Analytics enhanced by deep learning and AI will also help more companies utilize surveillance cameras for more than just security — it will allow them to obtain applicable business intelligent insights. “For example, video analytics enable cameras to be deployed across diverse scenarios and will provide businesses with a greater return on investment thanks to multiple applications such as, investigating customer behavior, counting footfall and better optimizing space and resources,” Waterhouse added.

Concerns about face recognition

Face recognition is everywhere nowadays, yet despite its acceptance in commercial offerings like smartphones, on other fronts it still remains a major topic of debate. Around the world regulations and concerns regarding face recognition vary drastically. Itsik Kattan, CEO of Agent Video Intelligence (Agent Vi) believes the controversy around face recognition will peak during 2020. 
Itsik Kattan, CEO,
Agent Video Intelligence

“After concerns around privacy increased during 2019, and some countries/cities banning or restricting the use of face recognition technologies, this will become a topic that the industry will have to formally tackle in 2020,” Kattan said. “Vendors and integrators will have to choose whether to adopt such technologies, consider to what extent they need to be a party to regulating the use of such technologies, and no less important, to understand how the commoditization of face recognition technology affects the business sustainability of companies dealing purely with face recognition development.”

Adoption of face recognition in video surveillance solutions, however, is growing, despite concerns about its invasiveness and fears of inappropriate use. This may lead it to be used only in specific cases under strict guidelines, which could complicate the "business flow" for face recognition vendors.

Protecting privacy

Privacy is another major concern for end users, especially with AI analytics and face recognition being rapidly deployed. When used correctly they are powerful tools that can increase the effectiveness of physical security systems and improve public safety. In the wrong hands, though, it could be a dangerous weapon. To gain public trust, analytics providers are dealing with these concerns in a variety of ways.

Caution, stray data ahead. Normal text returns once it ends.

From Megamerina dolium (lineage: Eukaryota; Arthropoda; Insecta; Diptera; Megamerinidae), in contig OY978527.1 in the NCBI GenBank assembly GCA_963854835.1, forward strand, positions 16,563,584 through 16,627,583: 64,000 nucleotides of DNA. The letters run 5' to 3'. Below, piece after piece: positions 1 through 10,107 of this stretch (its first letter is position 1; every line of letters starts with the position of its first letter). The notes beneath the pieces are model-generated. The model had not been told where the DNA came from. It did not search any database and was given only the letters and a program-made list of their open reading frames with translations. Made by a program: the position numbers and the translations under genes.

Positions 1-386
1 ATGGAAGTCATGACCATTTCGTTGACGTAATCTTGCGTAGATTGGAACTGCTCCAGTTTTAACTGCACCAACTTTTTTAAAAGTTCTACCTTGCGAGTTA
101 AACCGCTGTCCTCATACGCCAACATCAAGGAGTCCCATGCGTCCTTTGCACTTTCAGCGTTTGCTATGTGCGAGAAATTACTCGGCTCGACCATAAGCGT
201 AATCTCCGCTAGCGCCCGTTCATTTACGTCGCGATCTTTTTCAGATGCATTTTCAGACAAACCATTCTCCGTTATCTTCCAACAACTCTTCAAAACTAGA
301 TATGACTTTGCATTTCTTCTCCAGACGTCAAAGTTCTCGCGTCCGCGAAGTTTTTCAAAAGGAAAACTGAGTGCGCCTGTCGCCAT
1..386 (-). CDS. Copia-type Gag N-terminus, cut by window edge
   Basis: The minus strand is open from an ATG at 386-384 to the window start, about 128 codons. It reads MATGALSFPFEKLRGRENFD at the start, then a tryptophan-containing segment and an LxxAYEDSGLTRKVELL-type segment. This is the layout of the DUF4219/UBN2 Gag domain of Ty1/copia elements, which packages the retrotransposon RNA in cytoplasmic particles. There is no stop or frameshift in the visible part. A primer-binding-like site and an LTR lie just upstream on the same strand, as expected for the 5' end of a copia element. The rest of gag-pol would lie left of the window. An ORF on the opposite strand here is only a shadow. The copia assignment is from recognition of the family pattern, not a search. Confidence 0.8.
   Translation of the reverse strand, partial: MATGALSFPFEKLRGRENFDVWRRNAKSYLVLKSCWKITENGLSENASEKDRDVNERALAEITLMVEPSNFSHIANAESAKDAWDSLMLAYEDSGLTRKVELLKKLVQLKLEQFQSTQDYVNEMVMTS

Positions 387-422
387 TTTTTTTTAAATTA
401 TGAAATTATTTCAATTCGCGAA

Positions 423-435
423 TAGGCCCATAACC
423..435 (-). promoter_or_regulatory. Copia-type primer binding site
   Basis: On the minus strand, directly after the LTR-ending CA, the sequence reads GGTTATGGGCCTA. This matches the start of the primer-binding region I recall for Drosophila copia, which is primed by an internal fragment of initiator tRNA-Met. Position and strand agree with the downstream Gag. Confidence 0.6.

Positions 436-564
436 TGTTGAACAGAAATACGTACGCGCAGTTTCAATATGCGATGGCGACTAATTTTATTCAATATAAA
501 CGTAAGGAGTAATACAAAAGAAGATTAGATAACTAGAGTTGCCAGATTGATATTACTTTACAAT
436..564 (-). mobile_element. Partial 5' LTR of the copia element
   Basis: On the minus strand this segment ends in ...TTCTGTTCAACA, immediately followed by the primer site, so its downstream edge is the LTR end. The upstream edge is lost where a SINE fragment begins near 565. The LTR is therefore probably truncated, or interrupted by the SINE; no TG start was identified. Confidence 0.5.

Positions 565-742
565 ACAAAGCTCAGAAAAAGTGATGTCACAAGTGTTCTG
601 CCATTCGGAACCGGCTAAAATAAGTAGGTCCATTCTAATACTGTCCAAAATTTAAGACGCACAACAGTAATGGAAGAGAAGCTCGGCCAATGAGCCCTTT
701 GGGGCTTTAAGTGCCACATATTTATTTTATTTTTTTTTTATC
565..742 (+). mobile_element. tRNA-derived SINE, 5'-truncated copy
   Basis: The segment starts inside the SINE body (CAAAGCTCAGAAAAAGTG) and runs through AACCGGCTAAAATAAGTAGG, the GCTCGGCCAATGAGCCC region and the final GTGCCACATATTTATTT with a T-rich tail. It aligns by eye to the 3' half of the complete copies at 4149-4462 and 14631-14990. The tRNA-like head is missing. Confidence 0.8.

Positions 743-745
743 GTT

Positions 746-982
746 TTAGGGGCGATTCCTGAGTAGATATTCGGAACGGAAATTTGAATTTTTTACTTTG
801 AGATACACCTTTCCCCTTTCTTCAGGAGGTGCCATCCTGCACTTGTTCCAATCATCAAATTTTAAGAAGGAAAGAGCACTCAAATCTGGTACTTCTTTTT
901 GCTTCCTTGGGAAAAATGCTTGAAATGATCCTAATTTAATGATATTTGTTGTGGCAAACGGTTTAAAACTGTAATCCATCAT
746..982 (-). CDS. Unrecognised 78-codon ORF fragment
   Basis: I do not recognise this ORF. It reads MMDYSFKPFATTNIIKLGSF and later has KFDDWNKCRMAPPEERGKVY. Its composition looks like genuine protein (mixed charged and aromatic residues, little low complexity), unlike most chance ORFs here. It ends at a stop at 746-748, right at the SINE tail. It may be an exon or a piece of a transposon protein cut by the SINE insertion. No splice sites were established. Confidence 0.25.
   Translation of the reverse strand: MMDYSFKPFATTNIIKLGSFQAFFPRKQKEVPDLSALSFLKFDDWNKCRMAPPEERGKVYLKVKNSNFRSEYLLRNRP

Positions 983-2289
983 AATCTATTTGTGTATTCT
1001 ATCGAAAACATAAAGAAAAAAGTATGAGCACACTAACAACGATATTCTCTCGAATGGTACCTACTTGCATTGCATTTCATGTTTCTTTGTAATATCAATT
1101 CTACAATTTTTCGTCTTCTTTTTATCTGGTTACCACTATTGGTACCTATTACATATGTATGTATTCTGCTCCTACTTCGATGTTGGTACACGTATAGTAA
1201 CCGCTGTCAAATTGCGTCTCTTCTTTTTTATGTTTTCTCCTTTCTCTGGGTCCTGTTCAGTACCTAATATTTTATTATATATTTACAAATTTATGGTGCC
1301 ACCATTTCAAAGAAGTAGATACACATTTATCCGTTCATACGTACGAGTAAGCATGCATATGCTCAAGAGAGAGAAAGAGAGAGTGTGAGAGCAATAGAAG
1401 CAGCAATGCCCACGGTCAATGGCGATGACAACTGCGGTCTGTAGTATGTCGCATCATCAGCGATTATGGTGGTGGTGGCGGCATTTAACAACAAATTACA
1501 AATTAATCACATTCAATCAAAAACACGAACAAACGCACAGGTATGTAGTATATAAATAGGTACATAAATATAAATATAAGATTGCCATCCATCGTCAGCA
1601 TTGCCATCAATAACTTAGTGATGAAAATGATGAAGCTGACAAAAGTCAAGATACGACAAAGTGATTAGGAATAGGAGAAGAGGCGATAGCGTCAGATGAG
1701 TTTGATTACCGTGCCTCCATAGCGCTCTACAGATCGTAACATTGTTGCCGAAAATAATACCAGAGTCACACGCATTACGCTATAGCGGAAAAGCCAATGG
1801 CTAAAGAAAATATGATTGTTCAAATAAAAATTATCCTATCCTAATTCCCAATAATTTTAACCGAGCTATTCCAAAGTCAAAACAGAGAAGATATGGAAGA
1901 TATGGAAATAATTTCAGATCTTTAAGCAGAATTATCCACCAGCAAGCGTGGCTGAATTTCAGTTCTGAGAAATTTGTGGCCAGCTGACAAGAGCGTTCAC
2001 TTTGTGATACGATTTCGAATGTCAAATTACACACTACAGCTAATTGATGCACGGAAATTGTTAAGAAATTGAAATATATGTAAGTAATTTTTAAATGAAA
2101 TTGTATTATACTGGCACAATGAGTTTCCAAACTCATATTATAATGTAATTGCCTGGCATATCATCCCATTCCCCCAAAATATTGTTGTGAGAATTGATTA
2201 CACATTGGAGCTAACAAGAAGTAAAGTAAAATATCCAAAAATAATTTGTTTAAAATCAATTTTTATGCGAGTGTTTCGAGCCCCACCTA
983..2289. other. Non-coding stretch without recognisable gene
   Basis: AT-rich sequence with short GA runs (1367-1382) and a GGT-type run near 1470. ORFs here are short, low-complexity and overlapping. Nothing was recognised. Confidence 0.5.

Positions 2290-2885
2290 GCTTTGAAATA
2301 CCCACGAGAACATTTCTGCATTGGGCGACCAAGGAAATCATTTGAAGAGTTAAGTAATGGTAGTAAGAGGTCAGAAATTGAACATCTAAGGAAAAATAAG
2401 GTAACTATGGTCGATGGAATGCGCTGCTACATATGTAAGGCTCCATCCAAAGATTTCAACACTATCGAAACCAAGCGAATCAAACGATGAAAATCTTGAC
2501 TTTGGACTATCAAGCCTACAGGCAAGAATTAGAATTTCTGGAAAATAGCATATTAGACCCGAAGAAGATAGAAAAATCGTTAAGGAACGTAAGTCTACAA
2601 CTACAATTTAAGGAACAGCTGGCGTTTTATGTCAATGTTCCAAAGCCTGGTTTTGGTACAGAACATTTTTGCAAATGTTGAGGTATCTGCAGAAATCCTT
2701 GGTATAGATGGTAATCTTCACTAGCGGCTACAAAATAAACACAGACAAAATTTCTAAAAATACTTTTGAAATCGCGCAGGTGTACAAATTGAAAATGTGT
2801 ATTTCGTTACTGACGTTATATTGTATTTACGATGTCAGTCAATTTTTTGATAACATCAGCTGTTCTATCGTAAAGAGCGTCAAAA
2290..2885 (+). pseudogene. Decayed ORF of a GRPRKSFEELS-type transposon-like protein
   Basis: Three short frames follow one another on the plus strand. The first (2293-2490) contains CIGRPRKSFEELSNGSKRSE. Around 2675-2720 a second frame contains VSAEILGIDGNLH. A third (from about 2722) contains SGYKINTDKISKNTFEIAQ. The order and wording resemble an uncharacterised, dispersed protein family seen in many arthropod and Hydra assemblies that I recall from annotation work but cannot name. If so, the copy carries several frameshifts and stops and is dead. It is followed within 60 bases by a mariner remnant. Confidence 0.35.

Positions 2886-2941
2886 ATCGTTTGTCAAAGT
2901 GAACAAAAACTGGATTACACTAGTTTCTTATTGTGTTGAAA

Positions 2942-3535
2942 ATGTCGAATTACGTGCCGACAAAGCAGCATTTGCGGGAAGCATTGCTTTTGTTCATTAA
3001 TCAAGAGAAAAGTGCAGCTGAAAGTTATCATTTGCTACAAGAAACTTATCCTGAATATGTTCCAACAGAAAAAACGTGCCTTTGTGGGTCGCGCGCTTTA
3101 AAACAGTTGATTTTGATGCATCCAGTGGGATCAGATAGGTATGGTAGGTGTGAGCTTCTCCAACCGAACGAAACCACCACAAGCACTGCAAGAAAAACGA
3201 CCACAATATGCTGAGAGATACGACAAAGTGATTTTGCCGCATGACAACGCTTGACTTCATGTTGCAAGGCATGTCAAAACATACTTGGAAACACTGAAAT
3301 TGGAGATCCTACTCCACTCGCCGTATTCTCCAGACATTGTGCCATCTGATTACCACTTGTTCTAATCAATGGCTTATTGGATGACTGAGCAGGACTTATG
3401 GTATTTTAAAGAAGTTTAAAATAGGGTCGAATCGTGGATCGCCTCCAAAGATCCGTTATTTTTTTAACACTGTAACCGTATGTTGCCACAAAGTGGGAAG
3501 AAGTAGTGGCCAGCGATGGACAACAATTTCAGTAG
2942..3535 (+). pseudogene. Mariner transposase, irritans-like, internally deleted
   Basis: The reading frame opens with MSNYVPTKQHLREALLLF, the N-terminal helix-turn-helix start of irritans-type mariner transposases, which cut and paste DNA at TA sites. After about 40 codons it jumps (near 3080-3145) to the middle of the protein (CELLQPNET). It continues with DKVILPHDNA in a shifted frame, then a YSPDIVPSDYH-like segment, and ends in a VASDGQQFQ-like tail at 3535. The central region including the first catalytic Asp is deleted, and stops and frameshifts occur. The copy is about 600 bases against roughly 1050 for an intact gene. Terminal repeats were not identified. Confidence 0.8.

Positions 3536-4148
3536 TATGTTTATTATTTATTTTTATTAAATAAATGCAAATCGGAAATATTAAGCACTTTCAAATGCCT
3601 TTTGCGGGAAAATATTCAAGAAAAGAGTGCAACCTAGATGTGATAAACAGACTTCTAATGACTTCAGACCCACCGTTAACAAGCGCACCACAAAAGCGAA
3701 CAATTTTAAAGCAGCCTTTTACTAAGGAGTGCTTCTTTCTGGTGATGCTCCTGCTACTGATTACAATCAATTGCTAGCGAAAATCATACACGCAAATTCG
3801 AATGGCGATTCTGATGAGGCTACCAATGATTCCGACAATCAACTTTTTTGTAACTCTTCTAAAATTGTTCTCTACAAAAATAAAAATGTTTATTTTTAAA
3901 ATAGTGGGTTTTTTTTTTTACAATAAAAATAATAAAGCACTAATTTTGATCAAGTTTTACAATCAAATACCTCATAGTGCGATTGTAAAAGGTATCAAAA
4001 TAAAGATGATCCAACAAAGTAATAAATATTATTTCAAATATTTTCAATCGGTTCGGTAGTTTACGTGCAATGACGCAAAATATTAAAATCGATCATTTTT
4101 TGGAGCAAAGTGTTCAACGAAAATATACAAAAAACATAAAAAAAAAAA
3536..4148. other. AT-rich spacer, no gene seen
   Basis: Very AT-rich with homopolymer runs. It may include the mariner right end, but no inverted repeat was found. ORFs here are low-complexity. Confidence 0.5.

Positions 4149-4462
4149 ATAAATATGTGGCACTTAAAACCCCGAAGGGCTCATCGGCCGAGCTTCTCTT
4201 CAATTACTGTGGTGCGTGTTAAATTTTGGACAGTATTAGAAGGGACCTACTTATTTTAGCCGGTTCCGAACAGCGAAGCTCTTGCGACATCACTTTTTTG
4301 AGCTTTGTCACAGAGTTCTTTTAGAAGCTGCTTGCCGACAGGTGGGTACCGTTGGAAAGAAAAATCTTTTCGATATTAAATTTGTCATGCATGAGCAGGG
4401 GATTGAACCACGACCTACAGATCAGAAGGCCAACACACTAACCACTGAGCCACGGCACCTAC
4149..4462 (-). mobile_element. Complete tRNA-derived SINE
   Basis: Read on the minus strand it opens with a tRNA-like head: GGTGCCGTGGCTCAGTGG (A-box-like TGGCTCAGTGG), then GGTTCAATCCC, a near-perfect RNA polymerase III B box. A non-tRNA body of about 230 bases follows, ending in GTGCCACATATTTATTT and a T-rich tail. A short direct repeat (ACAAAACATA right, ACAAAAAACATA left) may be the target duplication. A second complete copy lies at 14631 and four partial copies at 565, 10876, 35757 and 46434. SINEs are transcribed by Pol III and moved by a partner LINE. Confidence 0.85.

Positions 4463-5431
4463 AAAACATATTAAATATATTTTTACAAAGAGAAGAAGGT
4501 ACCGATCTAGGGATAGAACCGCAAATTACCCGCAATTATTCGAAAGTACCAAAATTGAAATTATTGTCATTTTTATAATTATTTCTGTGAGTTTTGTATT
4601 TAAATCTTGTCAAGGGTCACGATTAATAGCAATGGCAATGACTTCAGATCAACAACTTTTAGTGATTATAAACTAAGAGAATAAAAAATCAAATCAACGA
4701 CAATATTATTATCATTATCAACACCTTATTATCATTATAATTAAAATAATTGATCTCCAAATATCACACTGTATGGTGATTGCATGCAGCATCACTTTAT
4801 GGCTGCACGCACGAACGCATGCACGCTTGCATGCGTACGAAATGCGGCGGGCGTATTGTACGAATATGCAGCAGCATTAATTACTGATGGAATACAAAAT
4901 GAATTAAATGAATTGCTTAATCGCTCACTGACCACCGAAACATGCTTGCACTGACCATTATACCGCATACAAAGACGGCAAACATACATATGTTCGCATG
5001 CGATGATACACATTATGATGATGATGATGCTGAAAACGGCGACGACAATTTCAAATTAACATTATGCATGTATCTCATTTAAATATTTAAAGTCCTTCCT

Understanding that customers using AI-powered solutions can have a significant impact on society, Kedzierski pointed to how Motorola Solutions takes a more rigorous approach to the application of AI — beyond the fundamental tenets of fairness, privacy, understandability and reliability. 

“Motorola Solutions has a commitment to the responsible use of AI as well as individual privacy rights. Data stewardship is integral to these new capabilities, and we build compliance controls into our products to support this. Specific measures for many of our solutions include user authentication, password strength enforcement and lock-outs on multiple invalid attempts, audit logs of user actions, video redaction, automatic firmware updates, data retention periods and the ability to expunge or remove data on demand,” Kedzierski explained.

VCA Technology address the privacy issue by not storing any video footage in the first place, thus eliminating the need to protect stored data. Waterhouse explained that their solutions are engineered to analyze images, produce and forward metadata using secure channels, and subsequently discard the footage.

The key will be for analytics providers to work with lawmaking bodies to properly figure out proper frameworks and best practices for the use of analytics and protection of privacy. Analytics providers must also continue to develop and improve algorithms to reduce inconstancies and increase data protection, while also continuing to educate the industry and general public.